If you go on dates or enter into relationships with a closed mind and heart, you've not only already made up your mind but you're not really listening or truly seeing.

For some people, when they go on dates, they end up being guilty of this dangerous optimism where they’re basically acting like they’ve won the lottery before the numbers have been called. They’re ‘buzzing’ and ‘spending the winnings’ in their imaginations, hopeful that this date is ‘it’ and they’ll have a ‘happy ending’. But then it’s also safe to say that there are some people out there dating and in relationships who are pretty skeptical. They’re waiting for the other shoe to drop, to be screwed over and just don’t believe that it’s going anywhere, or that they’re liked / loved, or that the person doesn’t have some dark motives.

Why bother to go on dates if you think that they’re not going to get past one date or you’re convinced that there’s something wrong with all of them? It’s the same if you go out there thinking that you’re not ‘good enough’ and that it’s only a matter of time until they see it. All you end up doing is being on high alert for disappointment and assholery or doing the equivalent of auditioning for the dating equivalent of the X-Factor, which puts them on a pedestal. These mentalities don’t allow you to hear or see what’s going on. How can you judge a date you haven’t been on or a person that you haven’t gotten to know?

It’s like when people slag off books they haven’t read (I know someone who seems to be an expert on how rubbish 50 Shades is yet she’s never read it. At least I read 100 or so pages before my head could take no more), TV shows they claim are rubbish but they seem to know a great deal about the current storyline’s, food they’ve never tried or places they’ve never been.

Equally, what’s the point of pushing ahead with a relationship even though you’re in turmoil with skepticism? Everything you think and do will be affected by it and you won’t allow yourself to be vulnerable enough to forge true intimacy and commitment. You’ll keep your options open or be skittish or outright jumpy with your partner because there’s a part of you that wants to enjoy yourself but then you’re worried that if you really allow you to enjoy yourself and let go, that you’re going to be abandoned or screwed over.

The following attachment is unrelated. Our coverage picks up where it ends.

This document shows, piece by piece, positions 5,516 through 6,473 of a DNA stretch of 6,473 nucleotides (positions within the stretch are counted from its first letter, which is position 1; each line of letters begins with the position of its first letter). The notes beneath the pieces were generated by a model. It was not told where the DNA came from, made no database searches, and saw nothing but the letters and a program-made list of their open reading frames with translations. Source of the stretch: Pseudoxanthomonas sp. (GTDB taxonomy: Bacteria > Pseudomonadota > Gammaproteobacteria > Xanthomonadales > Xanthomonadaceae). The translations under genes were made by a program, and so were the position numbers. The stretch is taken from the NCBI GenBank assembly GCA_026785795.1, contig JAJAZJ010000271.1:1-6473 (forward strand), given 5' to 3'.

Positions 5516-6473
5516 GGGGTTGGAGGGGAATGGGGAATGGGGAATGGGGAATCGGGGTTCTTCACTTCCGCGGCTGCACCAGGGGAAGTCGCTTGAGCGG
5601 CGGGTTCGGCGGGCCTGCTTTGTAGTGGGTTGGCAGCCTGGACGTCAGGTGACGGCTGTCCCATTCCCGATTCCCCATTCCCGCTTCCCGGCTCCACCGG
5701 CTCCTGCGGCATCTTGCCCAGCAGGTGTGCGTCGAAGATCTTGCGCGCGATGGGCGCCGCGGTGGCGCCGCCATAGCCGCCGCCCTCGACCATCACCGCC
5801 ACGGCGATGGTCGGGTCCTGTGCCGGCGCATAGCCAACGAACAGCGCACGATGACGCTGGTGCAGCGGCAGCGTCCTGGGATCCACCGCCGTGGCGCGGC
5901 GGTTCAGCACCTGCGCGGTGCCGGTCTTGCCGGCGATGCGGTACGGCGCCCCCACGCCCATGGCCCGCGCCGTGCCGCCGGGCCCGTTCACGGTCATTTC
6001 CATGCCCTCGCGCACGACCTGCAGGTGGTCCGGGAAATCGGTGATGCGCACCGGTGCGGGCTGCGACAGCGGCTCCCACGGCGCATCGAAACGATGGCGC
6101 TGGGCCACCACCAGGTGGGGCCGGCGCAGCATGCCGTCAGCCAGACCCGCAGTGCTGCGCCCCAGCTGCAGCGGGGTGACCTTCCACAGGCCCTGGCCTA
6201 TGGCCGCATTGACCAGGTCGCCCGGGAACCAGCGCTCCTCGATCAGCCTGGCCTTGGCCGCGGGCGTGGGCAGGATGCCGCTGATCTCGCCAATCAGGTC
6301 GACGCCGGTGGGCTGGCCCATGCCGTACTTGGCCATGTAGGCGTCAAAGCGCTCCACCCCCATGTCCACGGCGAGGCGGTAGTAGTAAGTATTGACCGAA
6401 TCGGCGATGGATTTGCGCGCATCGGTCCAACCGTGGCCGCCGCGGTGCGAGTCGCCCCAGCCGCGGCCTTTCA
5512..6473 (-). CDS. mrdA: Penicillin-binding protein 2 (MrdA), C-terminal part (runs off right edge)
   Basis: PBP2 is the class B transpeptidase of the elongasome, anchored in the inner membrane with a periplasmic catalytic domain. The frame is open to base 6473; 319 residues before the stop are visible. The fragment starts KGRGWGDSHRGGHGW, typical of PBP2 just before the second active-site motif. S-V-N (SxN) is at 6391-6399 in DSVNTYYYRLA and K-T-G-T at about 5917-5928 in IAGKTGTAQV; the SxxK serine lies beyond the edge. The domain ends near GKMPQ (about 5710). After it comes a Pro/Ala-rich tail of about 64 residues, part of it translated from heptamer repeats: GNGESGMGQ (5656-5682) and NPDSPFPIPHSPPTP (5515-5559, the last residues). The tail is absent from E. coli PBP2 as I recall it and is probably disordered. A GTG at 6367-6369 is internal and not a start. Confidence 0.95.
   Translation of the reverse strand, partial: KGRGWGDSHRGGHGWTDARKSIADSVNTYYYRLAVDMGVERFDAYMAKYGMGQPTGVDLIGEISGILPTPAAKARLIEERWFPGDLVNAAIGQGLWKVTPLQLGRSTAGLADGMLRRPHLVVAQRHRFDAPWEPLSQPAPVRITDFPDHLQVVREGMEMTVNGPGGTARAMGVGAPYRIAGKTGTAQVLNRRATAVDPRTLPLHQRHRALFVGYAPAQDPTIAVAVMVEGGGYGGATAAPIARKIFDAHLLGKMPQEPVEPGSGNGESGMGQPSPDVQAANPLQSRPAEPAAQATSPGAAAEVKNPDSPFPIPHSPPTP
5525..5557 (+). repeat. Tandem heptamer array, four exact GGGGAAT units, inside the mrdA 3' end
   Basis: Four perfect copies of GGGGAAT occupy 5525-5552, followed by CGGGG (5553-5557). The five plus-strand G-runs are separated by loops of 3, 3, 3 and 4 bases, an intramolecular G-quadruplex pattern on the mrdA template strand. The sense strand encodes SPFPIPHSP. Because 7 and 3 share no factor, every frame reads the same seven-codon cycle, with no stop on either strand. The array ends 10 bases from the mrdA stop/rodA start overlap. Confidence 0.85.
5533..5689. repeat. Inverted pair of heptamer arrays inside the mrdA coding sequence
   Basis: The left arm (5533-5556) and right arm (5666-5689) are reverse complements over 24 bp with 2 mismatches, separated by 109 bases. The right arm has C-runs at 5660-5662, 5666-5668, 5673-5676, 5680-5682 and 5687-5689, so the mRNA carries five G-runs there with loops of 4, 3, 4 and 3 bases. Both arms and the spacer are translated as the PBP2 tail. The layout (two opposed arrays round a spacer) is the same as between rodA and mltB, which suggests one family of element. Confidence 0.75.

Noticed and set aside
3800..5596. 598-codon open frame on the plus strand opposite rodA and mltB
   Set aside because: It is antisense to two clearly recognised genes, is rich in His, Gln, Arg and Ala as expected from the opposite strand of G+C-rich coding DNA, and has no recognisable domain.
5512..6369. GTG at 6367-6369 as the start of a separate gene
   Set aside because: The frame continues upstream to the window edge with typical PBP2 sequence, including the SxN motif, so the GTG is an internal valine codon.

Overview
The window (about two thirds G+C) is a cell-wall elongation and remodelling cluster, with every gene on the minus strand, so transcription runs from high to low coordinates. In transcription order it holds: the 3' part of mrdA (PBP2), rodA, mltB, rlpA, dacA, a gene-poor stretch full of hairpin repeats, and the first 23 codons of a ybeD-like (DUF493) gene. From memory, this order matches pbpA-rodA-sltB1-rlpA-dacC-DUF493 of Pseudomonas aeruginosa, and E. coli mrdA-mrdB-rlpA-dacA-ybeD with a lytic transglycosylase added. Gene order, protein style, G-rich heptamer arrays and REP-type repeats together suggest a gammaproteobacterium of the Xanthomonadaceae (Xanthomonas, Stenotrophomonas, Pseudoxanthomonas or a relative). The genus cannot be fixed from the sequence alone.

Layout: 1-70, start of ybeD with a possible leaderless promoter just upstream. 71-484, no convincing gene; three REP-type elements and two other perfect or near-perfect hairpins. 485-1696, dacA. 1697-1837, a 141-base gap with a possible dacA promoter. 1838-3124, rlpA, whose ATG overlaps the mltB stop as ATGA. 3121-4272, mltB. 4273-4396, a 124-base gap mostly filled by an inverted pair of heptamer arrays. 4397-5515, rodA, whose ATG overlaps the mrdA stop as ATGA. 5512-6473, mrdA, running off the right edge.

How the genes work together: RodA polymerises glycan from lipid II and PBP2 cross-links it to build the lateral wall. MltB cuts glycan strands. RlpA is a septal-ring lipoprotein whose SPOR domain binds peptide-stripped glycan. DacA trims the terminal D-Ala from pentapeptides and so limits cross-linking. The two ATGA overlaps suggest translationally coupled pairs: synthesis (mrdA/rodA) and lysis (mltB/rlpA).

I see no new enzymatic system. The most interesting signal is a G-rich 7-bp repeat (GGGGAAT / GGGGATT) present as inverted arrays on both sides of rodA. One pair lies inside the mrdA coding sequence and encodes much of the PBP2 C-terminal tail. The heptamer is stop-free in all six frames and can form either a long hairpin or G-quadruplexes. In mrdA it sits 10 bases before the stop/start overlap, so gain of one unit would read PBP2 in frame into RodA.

If you’ve ever gone along to something that you’ve pretty much written off before you even got there, do you really experience it?

That’s the problem with skepticism; it doesn’t help you hear or see, but it also means that you’ve more or less made up your mind. Then you try to say that you’re “OK” but you know that you’re bullishitting.

Bearing in mind as well that so many of us have an issue with admitting when we’ve made a mistake or misjudged something, often skeptics enjoy something more than they let on and/or recognise that they’ve been mistaken, but would rather maintain their original position. They’re scared of letting go of it.

It’s not about going in blind but if you have that much doubt and cynicism, wouldn’t it be better to get your own head in order rather than participate in Groundhog Day? It’s essentially resigning yourself to being ‘fatigued’ about everything and expecting to be disappointed.

We have a tendency to gravitate to situations that keep us in our comfort zone. It’s why I hear from so many people who don’t feel good enough and who have trust issues, who then involve themselves with people who exacerbate that sense of inadequacy and who give them reasons to have trust issues.

I’ve also found that no matter the quality of the relationship, if you have trust issues and won’t believe that you’re as loved as they tell you that you are or that they’re not doing or going to do what you’re afraid of, the relationship isn’t going to work anyway.

It would be better to deal with your trust issues first and then embark on relationships. It is not the job of another person to teach you how to have a trust system no more than it is the job of ‘everyone’ to challenge your skepticism.

Remember though, it’s not about being blind or naive but it is about coming from a positive place with an open mind and heart which is more authentic than going in with distrust, doubts, and skepticism but acting or even claiming that you feel differently and hoping it will just ‘go away’ without you having to trust you and use your own judgement skills while interacting – yes you can do both!